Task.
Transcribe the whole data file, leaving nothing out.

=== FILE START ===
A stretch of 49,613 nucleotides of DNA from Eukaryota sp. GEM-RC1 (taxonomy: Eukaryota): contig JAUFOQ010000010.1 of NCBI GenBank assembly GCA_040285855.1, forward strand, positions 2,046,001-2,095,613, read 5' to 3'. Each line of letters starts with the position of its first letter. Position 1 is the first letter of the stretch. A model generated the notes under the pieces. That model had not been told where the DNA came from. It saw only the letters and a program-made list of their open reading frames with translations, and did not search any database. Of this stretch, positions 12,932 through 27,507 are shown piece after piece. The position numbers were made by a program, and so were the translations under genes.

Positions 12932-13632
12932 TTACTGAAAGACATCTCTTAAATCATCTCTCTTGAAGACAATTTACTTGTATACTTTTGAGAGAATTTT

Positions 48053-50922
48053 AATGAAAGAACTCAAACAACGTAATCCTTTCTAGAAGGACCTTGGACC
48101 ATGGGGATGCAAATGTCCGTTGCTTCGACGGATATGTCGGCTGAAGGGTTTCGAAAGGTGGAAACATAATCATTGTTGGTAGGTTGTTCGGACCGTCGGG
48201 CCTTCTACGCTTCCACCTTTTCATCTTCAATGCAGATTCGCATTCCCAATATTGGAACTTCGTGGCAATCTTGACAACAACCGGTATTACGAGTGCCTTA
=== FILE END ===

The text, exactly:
A stretch of 49,613 nucleotides of DNA from Eukaryota sp. GEM-RC1 (taxonomy: Eukaryota): contig JAUFOQ010000010.1 of NCBI GenBank assembly GCA_040285855.1, forward strand, positions 2,046,001-2,095,613, read 5' to 3'. Each line of letters starts with the position of its first letter. Position 1 is the first letter of the stretch. A model generated the notes under the pieces. That model had not been told where the DNA came from. It saw only the letters and a program-made list of their open reading frames with translations, and did not search any database. Of this stretch, positions 12,932 through 27,507 are shown piece after piece. The position numbers were made by a program, and so were the translations under genes.

Positions 12932-13632
12932 TTACTGAAAGACATCTCTTAAATCATCTCTCTTGAAGACAATTTACTTGTATACTTTTGAGAGAATTTT

Positions 48053-50922
48053 AATGAAAGAACTCAAACAACGTAATCCTTTCTAGAAGGACCTTGGACC
48101 ATGGGGATGCAAATGTCCGTTGCTTCGACGGATATGTCGGCTGAAGGGTTTCGAAAGGTGGAAACATAATCATTGTTGGTAGGTTGTTCGGACCGTCGGG
48201 CCTTCTACGCTTCCACCTTTTCATCTTCAATGCAGATTCGCATTCCCAATATTGGAACTTCGTGGCAATCTTGACAACAACCGGTATTACGAGTGCCTTA